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Senate Intel agrees with assessment that Russian Federation meddled to help Trump

06 July 2018
Senate Intel agrees with assessment that Russian Federation meddled to help Trump

And it also says Russian President Vladimir Putin approved the influence effort.

Tuesday's report flies in the face of a flurry of attacks from Trump and his allies.

The Committee finds that the overall judgments issued in the ICA were well-supported and the tradecraft was strong.

The Senate Intelligence Committee's investigation is still ongoing, so more findings are to come. Burr, R-N.C., the panel's chairman.

The Senate report diverges from an earlier one released in March by House Intelligence Committee Republicans, who said officials were mistaken to conclude that Moscow wanted Trump to win.

The panel made a decision to release its latest update, reaffirming the process by which the intelligence community developed its assessment, less than two weeks before Trump and Putin are scheduled to hold a summit in Helsinki.

The Republican-run Senate Intelligence Committee on Tuesday repudiated President Donald Trump's denials that Russian Federation interfered to help his 2016 campaign.

The report endorses the January 6, 2017 Intelligence Community Assessment, or ICA, finding Russian President Vladimir Putin ordered an influence campaign in 2016 with the goals of undermining Americans' faith in the democratic process and denigrating former Secretary of State Hillary Clinton.

As numerous intelligence and national security officials in the Trump administration have since unanimously re-affirmed, the ICA findings were accurate and on point.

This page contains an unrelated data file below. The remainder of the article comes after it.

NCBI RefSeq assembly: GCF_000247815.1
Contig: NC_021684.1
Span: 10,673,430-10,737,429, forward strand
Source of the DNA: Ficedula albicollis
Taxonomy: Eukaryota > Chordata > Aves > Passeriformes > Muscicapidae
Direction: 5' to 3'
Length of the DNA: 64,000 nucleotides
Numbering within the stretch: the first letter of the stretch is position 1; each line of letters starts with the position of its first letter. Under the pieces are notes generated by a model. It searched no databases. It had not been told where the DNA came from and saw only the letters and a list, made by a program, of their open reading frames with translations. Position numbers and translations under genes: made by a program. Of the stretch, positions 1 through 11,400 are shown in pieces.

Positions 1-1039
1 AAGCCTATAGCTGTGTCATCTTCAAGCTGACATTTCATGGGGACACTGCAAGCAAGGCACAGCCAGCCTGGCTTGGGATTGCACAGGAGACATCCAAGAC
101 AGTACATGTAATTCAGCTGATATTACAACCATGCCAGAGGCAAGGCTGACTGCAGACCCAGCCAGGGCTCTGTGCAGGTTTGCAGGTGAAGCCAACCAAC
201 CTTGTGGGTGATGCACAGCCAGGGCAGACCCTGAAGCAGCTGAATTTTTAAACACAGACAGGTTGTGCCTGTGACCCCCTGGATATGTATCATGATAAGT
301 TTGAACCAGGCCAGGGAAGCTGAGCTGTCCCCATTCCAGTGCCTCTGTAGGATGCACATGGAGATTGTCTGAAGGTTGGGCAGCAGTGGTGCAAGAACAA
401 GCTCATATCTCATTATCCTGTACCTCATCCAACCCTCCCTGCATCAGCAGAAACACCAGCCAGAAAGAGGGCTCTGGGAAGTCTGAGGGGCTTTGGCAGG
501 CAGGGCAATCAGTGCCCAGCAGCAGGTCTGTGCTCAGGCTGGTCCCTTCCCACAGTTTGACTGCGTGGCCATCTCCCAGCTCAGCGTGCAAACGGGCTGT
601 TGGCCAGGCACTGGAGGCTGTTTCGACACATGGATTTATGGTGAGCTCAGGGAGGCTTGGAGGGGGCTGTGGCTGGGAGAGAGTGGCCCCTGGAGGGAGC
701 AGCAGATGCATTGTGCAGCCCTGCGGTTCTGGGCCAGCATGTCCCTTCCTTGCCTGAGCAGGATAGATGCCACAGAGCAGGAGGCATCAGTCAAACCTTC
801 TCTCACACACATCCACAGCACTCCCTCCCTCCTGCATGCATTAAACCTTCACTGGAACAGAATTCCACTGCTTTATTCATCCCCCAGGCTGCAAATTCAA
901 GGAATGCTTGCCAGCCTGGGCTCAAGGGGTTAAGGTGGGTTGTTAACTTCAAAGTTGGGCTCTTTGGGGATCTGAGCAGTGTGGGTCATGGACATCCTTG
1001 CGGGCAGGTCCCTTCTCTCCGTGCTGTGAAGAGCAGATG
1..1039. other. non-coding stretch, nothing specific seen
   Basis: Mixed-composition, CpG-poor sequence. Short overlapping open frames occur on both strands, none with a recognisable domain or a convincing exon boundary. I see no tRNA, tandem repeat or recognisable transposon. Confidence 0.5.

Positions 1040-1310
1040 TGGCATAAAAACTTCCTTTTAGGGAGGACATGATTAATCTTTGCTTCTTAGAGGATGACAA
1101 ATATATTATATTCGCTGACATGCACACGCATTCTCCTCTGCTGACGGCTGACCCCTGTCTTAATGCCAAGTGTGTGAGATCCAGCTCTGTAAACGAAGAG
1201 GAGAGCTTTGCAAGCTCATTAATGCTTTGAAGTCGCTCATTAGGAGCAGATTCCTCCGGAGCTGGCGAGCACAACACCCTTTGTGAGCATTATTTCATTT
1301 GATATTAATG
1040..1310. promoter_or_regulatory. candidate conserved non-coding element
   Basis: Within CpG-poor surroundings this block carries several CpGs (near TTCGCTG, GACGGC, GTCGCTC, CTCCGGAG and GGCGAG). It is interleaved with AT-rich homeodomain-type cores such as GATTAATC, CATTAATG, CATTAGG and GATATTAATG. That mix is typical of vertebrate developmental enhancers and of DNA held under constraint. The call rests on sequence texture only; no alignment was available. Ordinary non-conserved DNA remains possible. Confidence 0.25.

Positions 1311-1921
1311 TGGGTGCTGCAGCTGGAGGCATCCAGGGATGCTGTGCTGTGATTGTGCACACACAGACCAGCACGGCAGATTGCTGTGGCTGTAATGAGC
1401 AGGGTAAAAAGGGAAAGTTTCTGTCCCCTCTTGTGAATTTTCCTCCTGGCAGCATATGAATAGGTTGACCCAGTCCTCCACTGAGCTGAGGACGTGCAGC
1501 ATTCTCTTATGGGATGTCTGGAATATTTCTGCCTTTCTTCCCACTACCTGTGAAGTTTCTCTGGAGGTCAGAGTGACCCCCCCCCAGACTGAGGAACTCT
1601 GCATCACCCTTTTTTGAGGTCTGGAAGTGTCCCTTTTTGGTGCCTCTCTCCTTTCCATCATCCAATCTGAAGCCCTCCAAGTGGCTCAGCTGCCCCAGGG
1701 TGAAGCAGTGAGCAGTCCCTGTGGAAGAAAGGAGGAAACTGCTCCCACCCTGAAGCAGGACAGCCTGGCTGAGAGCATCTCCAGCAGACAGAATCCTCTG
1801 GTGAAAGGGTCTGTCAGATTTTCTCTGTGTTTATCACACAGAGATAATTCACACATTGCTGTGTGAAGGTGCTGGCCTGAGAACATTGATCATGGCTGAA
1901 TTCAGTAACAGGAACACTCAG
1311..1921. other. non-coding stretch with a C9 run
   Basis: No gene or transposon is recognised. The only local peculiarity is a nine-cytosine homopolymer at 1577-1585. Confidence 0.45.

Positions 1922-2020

The conclusion has been affirmed by Trump's entire national security team, but the President himself has repeatedly refused to state that Russian Federation was meddling to help him. The committee is also expected to issue findings on how Russian Federation manipulated social media to influence American voters and whether the Trump campaign colluded with the Kremlin to win the election.

The lawsuit was filed a year ago by two major DNC donors - Roy Cockrum and Eric Schoenberg - and former DNC staffer Scott Comer, who accused Trump and his former adviser, Roger Stone, of engaging in a conspiracy with unidentified Russian agents and WikiLeaks to publish hacked emails in July 2016. Paul Manafort, Trump's campaign chairman, has also been charged with over 20 counts; he has pleaded not guilty. Mueller is thought to be investigating whether Trump has tried to obstruct his investigation.

The congressional investigations have overlapped in part with the criminal probe of Special Counsel Robert Mueller. It also supports the agencies' findings about Russia's tactics, which included cyberattacks and intelligence collection "against the USA primary campaigns, think tanks, and lobbying groups they viewed as likely to shape future US policies". Instead, it said, "the analytical disagreement was reasonable, transparent, and openly debated among the agencies and analysts, with analysts, managers, and agency heads on both sides of the confidence level articulately justifying their positions".

The ICA originally stoked some controversy on the right when it said the Central Intelligence Agency and Federal Bureau of Investigation had "high confidence" in its findings while the NSA had "moderate confidence".

House Republicans have contended the Russian Federation investigation went awry well before Mueller's appointment because it depended on an anti-Trump dossier gathered by former British spy Christopher Steele and financed by Democrats and Hillary Clinton's campaign.

But the committee said that based on its interviews with witnesses, "the dossier did not in any way inform the analysis in the ICA - including the key findings - because it was unverified information".